French vocabulary hints and tips

If you are planning a holiday to France, we think you’ll find these French vocabulary hints and tips invaluable.

Whether it’s a question of basic politeness or being aware of literal translations that simply don’t work, the French will appreciate any efforts that you make to speak their language.

Politesse

It’s true that in the UK (and probably in many other countries of the world), if you walk into a shop and say ‘Hello’ to anybody that may be within earshot you will be looked at as if you are from another planet.

In France, au contraire, you are considered rude if you don’t utter a ‘Bonjour messieurs, dames’ as soon as you cross the threshold. However, do a quick scan of the shop as you walk in and if you can only see ladies, the correct phrase is ‘Bonjour Mesdames’, if only men then ‘Bonjour Messieurs’. Same when you leave ….an  ‘Au revoir messieurs, dames’ will be very much appreciated!

Finishing a purchase

When you pop to the boulangerie in the morning to pick up the fresh croissants or pain au chocolat, once Madame la boulangère has handed them over to you, you may be asked ‘ce sera tout?’

The nice lady is asking whether you want anything else. If you can bring yourself to resist the apple tarts and chocolate fondants then the correct answer is ‘Oui, merci’.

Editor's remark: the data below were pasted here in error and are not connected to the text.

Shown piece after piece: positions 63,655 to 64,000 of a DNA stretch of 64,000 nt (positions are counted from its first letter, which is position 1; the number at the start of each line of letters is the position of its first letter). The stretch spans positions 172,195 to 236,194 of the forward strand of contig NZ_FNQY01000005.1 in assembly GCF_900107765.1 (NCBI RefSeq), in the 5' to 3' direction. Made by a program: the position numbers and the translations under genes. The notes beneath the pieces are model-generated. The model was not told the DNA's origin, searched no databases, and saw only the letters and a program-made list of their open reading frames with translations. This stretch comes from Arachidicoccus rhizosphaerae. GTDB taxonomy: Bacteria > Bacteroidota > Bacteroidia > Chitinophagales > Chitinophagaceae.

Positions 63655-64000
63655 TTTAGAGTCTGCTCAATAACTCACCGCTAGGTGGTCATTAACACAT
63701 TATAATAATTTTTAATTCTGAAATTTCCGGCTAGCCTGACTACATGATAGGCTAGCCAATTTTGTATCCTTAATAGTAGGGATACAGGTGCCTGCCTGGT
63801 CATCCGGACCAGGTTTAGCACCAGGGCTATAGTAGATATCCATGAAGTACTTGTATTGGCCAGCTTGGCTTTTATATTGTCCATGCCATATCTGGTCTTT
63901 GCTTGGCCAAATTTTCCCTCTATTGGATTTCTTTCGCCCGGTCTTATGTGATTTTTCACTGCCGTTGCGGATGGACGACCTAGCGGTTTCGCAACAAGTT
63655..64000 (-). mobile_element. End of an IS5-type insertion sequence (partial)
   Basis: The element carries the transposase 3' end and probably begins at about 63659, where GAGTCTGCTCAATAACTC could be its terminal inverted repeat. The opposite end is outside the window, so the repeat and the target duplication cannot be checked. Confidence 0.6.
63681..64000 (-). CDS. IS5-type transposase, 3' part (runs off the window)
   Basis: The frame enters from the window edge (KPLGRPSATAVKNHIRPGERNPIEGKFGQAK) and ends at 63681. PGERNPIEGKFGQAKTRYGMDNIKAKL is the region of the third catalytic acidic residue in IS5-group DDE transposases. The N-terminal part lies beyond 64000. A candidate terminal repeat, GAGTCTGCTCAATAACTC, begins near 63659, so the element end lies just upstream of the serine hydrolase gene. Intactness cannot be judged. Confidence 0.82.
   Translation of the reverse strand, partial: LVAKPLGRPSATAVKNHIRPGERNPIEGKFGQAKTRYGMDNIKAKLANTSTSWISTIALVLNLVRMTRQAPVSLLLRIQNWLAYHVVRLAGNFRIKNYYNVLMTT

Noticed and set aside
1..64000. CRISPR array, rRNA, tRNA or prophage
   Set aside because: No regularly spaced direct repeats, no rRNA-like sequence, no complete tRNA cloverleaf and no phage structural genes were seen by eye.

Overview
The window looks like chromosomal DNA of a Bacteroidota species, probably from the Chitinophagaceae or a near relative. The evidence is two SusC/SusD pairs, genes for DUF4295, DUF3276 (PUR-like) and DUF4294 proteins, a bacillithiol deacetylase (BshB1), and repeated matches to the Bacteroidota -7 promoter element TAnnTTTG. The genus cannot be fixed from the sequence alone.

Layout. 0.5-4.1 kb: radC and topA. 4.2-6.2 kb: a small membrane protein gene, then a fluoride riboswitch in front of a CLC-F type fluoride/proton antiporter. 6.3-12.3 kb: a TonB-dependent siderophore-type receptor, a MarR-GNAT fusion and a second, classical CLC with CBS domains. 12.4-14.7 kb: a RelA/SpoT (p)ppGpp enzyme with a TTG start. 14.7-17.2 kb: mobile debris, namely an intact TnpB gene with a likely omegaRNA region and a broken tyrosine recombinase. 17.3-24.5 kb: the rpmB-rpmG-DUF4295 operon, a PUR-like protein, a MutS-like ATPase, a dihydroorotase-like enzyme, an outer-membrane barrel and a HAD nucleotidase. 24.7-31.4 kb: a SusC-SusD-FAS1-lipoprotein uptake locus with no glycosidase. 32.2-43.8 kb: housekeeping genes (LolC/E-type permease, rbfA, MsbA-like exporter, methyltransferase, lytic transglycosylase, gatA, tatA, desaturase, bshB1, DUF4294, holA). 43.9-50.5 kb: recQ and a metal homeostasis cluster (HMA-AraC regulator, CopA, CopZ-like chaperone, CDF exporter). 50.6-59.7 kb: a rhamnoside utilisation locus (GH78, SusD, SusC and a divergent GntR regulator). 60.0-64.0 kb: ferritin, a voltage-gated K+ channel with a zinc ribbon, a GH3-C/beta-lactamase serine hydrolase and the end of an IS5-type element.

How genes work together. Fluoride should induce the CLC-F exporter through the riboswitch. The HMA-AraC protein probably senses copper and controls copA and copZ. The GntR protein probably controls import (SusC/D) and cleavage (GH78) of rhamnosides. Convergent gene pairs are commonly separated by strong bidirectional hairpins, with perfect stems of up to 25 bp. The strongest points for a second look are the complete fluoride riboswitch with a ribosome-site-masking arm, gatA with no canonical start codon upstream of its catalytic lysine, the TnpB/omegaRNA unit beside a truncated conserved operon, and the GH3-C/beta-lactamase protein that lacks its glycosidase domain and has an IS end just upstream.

If you hear the words ‘Et avec ça?’, she is asking ‘and with that?’ to which the answer is ‘C’est bon, merci’, no, you don’t want any macarons or summer fruit tartelettes or buttery biscuits, no, you really don’t, be strong!

At the restaurant

Two important things here. You have had a delicious meal and contrary to what you may think, you should not tell the waiter it was ‘very good’ (très bien), no you should tell him it was ‘very good’ (très bon). Are you with me?

And ladies, you are full up to the gills and couldn’t possibly manage that scrummy looking chocolat fondant dessert from the sweet trolly, but don’t tell the waiter you are ‘full’ (je suis pleine), no, tell him you are ‘full’ (j’ai assez mangé) otherwise he may well ask you when the baby is due!

Beware the heat of the summer!

The temperature is climbing, the heat of the summer is making itself felt, your French accommodation owners/neighbours ask ‘ça va?’, how are you? You’re hot, you’re flippin’ hot in fact, ‘je suis chaud’, you reply.

If you happen to be attired simply in your bikini, ladies, you may get a knowing nod and a wink of agreement from Monsieur. You may be ‘hot stuff’, but the correct reply should be ‘j’ai chaud’!

Have you ever made any grammatical faux pas or discovered useful vocabulary during your stay in France? If so, please do share!

Leave a Reply

Your email address will not be published. Required fields are marked *